A couple of weeks ago, two other engineers and I were given a tour of a late-1920s mansion outside Detroit. To reach the second floor, we decided to take the vintage elevator. As it descended toward us, it sounded like a cage being rattled by a large animal. Our guide cheerfully told us not to worry; the suspect elevator had been well-maintained and was “absolutely safe.”
My fellow engineers and I exchanged looks. We know that nothing is absolutely safe.
On the 100th anniversary of the Titanic’s sinking, it’s worth remembering that safety is and always will be relative. Though lifeboat drills have proliferated since 1912, catastrophes still occur. We can’t simply blame the engineers when things go wrong because, no matter how well they plan, things don’t always go according to plan.
The Titanic is a great example. The ship’s owner, the White Star Line, convinced itself and potential passengers that the new vessel was “unsinkable,” but no good engineer should have agreed. Engineers must weigh safety against other features. The Titanic, like all designs, was a compromise.
A century later, it’s easy to second- (or third- or fourth- or fifth-) guess the planning of this enormous ship. Conflicts between those who design large technological systems and those who pay for them are resolved by negotiation, a process that doesn’t guarantee safety. Thomas Andrews, the Titanic’s designer who went down with the ship, wanted bigger bulkheads — watertight walls that separate parts of a ship below decks — and more lifeboats, but White Star wouldn’t provide them. The Titanic did have the then-legally required number of lifeboats, but Andrews knew that it was far too few. One row of lifeboats was even removed before sailing to preserve that deck’s view.
Meanwhile, the Titanic’s bulkheads were not tall enough to compartmentalize the ship under all circumstances. It could have withstood a head-on collision with an iceberg, but not a long gash along its side that flooded multiple compartments.
Of course, that’s exactly what happened. So much water rushed into the forward compartments that the Titanic’s bow dipped. Water cascaded sternward over the tops of the bulkheads and filled compartments further back, sinking the ship. The bulkheads were a fatal flaw.
Had the Titanic not sunk, competing steamship lines may have wanted to one-up White Star by building still larger ships with fewer lifeboats and bulkheads (which restrict passenger movement), resulting in even more dangerous vessels. The sinking provided a wake-up call that fundamentally changed maritime regulation, including the establishment of an International Ice Patrol. Stronger ships outfitted with enough lifeboats to accommodate passengers and crew became the norm. Overall safety was improved by tragedy.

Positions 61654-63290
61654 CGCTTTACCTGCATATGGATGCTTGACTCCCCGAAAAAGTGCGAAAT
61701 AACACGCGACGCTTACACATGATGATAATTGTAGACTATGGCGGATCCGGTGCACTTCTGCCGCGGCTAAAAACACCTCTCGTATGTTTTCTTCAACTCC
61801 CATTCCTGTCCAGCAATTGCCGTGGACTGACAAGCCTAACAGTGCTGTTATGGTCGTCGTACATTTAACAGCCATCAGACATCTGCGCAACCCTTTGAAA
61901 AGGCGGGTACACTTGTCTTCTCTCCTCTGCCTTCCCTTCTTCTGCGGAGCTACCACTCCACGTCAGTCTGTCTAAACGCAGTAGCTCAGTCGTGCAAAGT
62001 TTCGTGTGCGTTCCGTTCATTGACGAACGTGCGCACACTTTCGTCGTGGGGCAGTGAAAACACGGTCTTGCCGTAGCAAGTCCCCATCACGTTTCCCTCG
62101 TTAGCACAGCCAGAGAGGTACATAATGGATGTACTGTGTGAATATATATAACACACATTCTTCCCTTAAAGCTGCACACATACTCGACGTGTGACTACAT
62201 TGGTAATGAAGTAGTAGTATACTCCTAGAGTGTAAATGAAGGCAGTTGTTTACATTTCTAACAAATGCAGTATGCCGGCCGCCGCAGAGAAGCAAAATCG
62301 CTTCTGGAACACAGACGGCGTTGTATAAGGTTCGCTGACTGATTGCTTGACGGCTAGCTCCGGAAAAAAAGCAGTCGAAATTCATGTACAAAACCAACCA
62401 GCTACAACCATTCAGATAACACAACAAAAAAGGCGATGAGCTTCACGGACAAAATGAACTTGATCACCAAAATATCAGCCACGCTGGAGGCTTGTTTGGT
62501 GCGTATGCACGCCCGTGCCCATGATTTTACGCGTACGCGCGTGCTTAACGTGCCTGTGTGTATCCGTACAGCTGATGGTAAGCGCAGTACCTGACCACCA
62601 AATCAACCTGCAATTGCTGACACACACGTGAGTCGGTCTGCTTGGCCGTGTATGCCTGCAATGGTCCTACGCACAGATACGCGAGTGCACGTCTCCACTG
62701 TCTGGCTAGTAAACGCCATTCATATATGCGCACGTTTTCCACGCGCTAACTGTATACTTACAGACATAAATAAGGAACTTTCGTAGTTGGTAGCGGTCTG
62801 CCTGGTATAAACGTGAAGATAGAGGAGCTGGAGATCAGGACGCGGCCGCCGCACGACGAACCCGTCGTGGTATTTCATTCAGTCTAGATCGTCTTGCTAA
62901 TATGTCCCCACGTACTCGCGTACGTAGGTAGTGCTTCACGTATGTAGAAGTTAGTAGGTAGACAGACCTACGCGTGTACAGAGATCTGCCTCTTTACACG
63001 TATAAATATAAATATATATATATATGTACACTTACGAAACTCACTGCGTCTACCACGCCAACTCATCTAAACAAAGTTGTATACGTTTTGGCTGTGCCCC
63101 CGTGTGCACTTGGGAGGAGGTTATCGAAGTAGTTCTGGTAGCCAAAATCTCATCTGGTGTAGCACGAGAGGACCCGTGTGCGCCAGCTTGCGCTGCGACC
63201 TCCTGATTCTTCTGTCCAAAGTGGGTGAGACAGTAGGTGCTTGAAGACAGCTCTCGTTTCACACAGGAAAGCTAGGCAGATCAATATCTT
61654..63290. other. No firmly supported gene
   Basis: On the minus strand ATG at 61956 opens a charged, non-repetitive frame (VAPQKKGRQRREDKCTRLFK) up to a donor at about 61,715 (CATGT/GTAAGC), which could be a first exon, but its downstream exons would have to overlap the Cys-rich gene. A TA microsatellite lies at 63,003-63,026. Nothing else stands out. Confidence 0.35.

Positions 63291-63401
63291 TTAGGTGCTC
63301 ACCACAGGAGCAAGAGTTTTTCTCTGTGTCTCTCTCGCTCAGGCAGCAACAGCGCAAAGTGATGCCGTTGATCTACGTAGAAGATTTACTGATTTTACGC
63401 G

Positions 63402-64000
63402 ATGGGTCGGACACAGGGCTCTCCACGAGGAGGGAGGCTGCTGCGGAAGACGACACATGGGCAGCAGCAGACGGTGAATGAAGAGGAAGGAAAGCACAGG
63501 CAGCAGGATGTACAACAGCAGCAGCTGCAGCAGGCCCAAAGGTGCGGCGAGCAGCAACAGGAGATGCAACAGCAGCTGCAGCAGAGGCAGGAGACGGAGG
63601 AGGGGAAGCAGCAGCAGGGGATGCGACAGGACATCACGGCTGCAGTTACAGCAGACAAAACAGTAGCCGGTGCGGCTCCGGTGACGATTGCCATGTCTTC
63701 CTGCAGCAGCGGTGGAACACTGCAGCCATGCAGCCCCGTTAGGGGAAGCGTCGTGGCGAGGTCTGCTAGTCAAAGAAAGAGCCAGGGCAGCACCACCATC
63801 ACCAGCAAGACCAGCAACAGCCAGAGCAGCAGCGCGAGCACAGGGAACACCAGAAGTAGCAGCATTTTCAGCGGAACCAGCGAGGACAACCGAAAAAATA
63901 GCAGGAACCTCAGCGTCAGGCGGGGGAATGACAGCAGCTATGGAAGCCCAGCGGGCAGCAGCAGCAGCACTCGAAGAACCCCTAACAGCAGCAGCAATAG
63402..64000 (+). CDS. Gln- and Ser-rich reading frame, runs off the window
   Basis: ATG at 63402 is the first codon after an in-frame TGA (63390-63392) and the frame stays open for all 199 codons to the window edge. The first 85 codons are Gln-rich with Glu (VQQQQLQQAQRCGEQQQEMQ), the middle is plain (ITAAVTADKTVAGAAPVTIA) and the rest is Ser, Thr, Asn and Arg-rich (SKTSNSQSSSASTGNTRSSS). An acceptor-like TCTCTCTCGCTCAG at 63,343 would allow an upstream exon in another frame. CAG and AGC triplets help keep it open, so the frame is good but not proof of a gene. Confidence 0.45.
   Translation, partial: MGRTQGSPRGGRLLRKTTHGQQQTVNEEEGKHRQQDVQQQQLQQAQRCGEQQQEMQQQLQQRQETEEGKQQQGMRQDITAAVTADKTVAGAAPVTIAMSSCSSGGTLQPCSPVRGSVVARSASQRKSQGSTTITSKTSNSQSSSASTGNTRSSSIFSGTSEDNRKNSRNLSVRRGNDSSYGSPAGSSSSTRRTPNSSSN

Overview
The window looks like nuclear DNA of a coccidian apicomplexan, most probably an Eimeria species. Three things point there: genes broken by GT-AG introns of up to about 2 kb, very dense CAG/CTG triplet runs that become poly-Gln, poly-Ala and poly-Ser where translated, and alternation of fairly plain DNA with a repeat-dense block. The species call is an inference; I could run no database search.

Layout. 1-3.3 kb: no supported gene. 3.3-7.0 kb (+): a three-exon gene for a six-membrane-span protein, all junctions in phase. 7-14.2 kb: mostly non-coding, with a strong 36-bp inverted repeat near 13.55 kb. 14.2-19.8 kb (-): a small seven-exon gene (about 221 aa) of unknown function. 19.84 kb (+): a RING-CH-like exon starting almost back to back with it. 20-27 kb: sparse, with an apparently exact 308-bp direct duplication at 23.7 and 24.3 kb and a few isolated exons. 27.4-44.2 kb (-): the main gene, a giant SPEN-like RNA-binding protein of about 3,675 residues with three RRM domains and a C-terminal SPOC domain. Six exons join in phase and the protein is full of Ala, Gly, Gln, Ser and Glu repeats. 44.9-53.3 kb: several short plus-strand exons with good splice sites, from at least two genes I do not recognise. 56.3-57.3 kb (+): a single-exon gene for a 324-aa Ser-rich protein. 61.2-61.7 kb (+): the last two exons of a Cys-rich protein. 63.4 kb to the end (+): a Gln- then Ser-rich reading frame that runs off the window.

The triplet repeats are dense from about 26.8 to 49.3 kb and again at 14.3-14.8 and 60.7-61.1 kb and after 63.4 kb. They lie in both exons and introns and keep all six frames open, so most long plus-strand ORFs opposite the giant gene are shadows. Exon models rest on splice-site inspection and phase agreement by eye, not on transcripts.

Today, cruise ships larger than the Titanic have safety and navigation features, such as sonar and radar, that were unavailable to the Titanic’s designers. Yet the Costa Concordia, the vessel operated by a subsidiary of Carnival Corp. that ran aground in January off the coast of Italy, had obvious vulnerabilities that modern technology couldn’t eliminate.
“It is known in sea trials that these vessels are what we call ‘tender,’ ” a maritime trade union spokesman said after the wreck. The hull of a vessel so massive could still be ripped apart by a collision with a jagged underwater rock, for example. Everything, even a steel hull, has its breaking point.
With advanced navigation devices giving a captain and his crew constant information about impending obstacles, huge rocks should be easily avoidable. However, on the Concordia, it appears that captain Francesco Schettino could have been emboldened by the very safety features that were supposed to protect his passengers.
“He drives a ship like a Ferrari,” one crew member said.
Schettino sailed a more dangerous course than was advisable, exposing his ship to greater-than-expected risks. But state-of-the-art ships the size of the Concordia had navigated shallow waters before. Why couldn’t he?
Unfortunately, the Concordia could not steer clear of submerged rocks in time. Its hull was torn open, and the vessel listed badly to starboard. Schettino’s decision to drop anchor only made the problem worse, as did a 45-minute delay in deploying lifeboats.
We call the fates of the Titanic and the Concordia — as well as those of the space shuttles Challenger and Columbia — “accidents.” Foreseeing such undesirable events is what engineers are expected to do. However, design trade-offs leave technological systems open to failings once predicted, but later forgotten.
Companies selling a product play down its vulnerability and emphasize its robustness. But only after technology leaves the dock is it really tested. For human operators in control of a supposedly infallible system, complacency and overconfidence can take over, and caution may be thrown to the wind. Schettino allegedly wasn’t wearing his glasses before the Concordia went down and couldn’t read the radar clearly. No ship can be saved from a carefree captain.
Outside Detroit, we three engineers had a rough ride to the mansion’s second floor. The elevator started with a jerk and stopped with a greater one. At the tour’s conclusion, we rode the elevator back down, this time paying little attention to the racket. After just one trip, we were accustomed to the machine’s idiosyncrasies; we ignored the elevator’s perceived weaknesses and just asked it to take us where we wanted to go.
How quickly we forget lessons learned.
Henry Petroski is the Aleksandar S. Vesic professor of civil engineering and a professor of history at Duke University. He is the author of To Forgive Design: Understanding Failure.